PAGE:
MOUNT VERNON — Several local agencies are joining forces to host an Old Prescription Round Up on Saturday, April 30, from 10 a.m. to 2 p.m. in three different locations in Knox County.
The free event is part of a nationwide effort organized by the Drug Enforcement Agency to gather and dispose of expired, unwanted or unused medications.
The three locations are: the Knox County Health Department in Mount Vernon; Foster’s Pharmacy in Centerburg; and in the municipal parking lot behind the senior building in Fredericktown.
“Most of us have old prescription drugs or over-the-counter medicines that we need to throw away,” said Pam Palm, public information officer for the health department. “And it’s important to dispose of these drugs properly.”
Years ago it was common to just flush unwanted drugs down the toilet. “But that pollutes our water system,” said Palm. “And with prescription drug abuse on the rise, you should not just leave them in the medicine cabinet or toss them in the trash where anyone can have access to them.”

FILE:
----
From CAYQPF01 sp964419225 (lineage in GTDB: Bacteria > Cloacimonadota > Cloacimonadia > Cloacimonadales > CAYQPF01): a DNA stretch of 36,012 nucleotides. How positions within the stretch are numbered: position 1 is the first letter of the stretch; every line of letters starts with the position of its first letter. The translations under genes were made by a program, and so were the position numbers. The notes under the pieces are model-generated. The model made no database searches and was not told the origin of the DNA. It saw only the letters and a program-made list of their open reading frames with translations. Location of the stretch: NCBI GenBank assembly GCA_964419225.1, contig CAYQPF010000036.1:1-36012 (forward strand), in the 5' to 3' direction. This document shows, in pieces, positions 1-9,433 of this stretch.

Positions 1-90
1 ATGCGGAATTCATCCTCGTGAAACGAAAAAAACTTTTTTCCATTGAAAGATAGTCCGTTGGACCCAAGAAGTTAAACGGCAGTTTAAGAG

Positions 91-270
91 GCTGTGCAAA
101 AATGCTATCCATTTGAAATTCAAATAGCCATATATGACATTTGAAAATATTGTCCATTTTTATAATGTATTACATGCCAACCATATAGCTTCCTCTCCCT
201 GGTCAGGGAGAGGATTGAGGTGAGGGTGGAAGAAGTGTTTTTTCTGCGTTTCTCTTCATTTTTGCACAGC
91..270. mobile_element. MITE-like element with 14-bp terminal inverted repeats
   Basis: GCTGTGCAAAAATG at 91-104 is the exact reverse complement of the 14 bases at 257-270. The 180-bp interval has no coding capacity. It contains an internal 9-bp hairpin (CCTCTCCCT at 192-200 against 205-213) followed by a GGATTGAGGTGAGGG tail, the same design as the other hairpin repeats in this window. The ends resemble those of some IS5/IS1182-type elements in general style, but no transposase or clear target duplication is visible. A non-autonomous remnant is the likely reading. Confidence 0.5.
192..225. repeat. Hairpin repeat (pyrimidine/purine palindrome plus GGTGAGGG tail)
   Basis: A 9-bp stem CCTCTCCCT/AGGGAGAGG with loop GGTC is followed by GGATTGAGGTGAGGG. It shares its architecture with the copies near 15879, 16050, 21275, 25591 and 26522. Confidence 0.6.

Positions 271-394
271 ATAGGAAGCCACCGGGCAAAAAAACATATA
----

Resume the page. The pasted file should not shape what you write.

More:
The Old Prescription Round Up is an easy and safe way to get rid of unwanted or expired drugs. “Each location will have a container to collect the drugs,” said Palm. “It helps if people can empty the drugs from bottles or other packaging such as blister packs, into a plastic bag for easy disposal into the container.”
Local law enforcement agencies will be onsite for security purposes including the Mount Vernon Police Department, Knox County Sheriff’s Office and the Fredericktown Police Department.
The Old Prescription Round Up is done anonymously. No one who is dropping off medications will be asked for identification. And there will be no effort to count, inventory, or log the collected medications.
At the close of the roundup, the containers will be picked up by the DEA or taken to a local funeral home and incinerated. If attendees want to also dispose of their prescription bottles after they have been emptied, there will be recycling containers onsite to do so. “People are encouraged to remove any identifying labels from the prescription bottles,” said Palm.
For more information, contact Palm at the health department, at 399-8002.
Published on April 25, 2011